What a man! In fact, he's not so much a man, more of a legend, really. I am, of course, talking about Mr. Trevor Brooking. He was with West Ham for sixteen glorious, thrill-packed years. He made over 500 breath-taking appearances, scoring nearly 100 heavenly goals.
Yes, 'Our Trev', as he was known, was deservedly awarded the MBE in 1981. And now, ten years later, he has been awarded a game.
World Cup Glory is, it must be said, a text-only management sim. You must select the team you wish to steer to the top, train them in the various skills of top class footie, and let them loose on the teams from every other country on the globe.
The first thing to do is select about 20 players to take on the World Cup circuit with you. From this pool of talent you must choose eleven to play in each match, plus five substitutes. Choosing the players is basically a matter of identifying those with the highest skill and fitness levels (these change all the time, and vary greatly from game to game). This might mean dropping Lineker, Shilton and even the mighty Gazza from your team, but you must be firm.
Then you must place your men in position. A diagram of the possible pitch positions is displayed, and you have to slot your choices into place. (Things are made easy for you, so you can't end up with Gary Lineker in goal or Terry Butcher as a striker...)
Job done. All the men are placed, so you can go straight to the match. This might be a friendly or a qualifier for the Championship itself. If you've got far enough, it could be the Final.A minute-by-minute commentary is then scrolled in a window in the bottom half of the screen. Above this is displayed data on the match. This includes possession, corners, free kicks and, of course, goals.
After forty-five game minutes have elapsed (about five minutes in real time), the players all have a rest, and the team box above the commentary shows what Trevor Brooking made of the first half. His comments are, of course, pretty general, and run along the lines of: "The lads will be delighted with this first half. Belgium's right side is looking strong, but England have had the better possession."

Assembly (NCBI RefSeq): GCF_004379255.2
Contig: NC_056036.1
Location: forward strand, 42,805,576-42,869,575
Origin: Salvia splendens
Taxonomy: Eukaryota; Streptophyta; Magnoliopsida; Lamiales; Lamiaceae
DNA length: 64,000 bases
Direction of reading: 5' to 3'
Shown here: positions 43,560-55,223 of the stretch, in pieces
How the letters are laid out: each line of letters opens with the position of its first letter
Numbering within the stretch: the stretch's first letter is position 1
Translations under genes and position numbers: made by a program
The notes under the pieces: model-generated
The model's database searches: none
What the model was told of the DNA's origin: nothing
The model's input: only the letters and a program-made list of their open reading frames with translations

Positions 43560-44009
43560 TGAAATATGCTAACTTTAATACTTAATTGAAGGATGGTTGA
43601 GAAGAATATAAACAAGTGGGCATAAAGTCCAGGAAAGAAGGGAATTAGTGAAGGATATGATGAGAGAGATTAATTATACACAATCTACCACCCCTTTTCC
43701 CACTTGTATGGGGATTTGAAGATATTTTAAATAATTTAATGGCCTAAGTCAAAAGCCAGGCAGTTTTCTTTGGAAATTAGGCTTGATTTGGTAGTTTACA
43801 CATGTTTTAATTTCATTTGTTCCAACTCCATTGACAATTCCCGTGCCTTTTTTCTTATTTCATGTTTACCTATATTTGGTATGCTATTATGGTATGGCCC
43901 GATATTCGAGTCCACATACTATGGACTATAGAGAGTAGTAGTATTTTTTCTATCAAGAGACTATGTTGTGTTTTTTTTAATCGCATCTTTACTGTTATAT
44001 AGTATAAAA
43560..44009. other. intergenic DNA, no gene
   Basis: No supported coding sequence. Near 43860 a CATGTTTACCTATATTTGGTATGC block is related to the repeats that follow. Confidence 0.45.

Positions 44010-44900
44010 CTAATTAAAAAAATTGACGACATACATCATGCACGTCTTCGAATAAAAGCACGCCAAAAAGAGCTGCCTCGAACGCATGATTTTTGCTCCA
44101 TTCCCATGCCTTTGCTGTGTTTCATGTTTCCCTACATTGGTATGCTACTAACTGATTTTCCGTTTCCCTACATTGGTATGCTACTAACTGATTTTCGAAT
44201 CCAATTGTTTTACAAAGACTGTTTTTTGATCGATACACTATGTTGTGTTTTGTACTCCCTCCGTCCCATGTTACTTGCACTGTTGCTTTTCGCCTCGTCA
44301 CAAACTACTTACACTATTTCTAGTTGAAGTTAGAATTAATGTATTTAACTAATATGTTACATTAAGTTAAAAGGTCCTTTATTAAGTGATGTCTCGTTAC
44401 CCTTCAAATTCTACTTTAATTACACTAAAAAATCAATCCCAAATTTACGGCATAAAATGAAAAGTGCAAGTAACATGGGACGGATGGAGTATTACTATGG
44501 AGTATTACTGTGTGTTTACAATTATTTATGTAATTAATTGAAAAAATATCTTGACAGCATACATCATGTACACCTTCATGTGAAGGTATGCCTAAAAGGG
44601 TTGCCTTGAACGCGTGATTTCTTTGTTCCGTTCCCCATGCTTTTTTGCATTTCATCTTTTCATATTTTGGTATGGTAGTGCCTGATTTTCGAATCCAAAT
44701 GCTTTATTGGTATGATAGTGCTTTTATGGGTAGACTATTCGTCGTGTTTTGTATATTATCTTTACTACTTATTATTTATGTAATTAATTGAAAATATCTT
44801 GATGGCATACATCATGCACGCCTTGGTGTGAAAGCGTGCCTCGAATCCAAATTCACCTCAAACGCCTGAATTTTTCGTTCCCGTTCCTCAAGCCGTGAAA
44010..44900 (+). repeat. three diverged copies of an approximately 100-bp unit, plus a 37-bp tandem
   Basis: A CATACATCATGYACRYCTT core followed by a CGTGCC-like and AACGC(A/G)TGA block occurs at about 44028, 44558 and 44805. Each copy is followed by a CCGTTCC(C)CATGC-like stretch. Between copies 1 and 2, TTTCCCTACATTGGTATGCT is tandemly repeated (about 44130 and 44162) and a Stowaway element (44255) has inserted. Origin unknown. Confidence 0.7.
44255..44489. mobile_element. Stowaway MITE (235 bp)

Although these words of wisdom may be accurate and incise, there is little you can do to heed them, and are stuck with the team which is already on the pitch (apart from any substitutions you may wish to make). So you just sit in front of the monitor, agreeing with the wise old superstar (or disagreeing, if you wish to be controversial).
The second half is then played, and the result is displayed on a table which shows the outcomes of all the other World Cup games which have been taking place. True to the real Cup, you must play all the other members of your group to decide who goes forward into the Eighth Finals. From there on in, the games are knock-outs. If you can survive these, Trevor will offer as much encouragement as his dry, rather caustic wit will allow.
As the Cup progresses, your team is given the opportunity to train and improve. There are five skill levels to choose from when starting the game, but it isn't particularly easy on any of them; you'll need to juggle the positions of your men around a fair amount before they are in the places which best suit them. If you have a strong midfield, you'll see a lot of the action, but might leave yourself open to a lightning strike by the wingers of the opposing team. Consequently, if you put everything into defence, you'll not be scoring many goals, even if you aren't letting them in.
The bad news is that World Cup Glory isn't much better than a budget game. There is a lot of detail, especially concerning the positions of the men, but this has often been seen in other management sims costing much less. The commentary system works well, but, again, is not unique to this game.
Much - if not all! - of World Cup Glory is coded in BASIC, and occasionally input errors occur, which quit you unceremoniously from the program! This is incredibly frustrating. But BASIC or not, the game runs quickly and there are no awkward delays.
Overall, it is not a bad management sim, with the added attraction of Trevor Brooking. But as a full price game, it isn't special at all. So you'd be better off forgetting Trev and his wise words, and going for a £2.99 game.
Text-based football has never been particularly exciting, and at ten quid on cassette, fourteen quid on disk, you'd be better off shelling out three quid on a budget sim and spending the rest on beer and chips...
Win two matches.
N. Apart from coloured boxes, there aren't any!
N. No sound.
Grab Factor 42%
N. Setting up the squad is fiddly.
N. You can't just get straight into the game.
Staying Power 39%
P. It's fine, as far as it goes.
N. But it doesn't have anything to lift it above many others a third of the price!
N. A nice box and Trevor Booking's beaming face aren't enough to justify the (relatively) high price.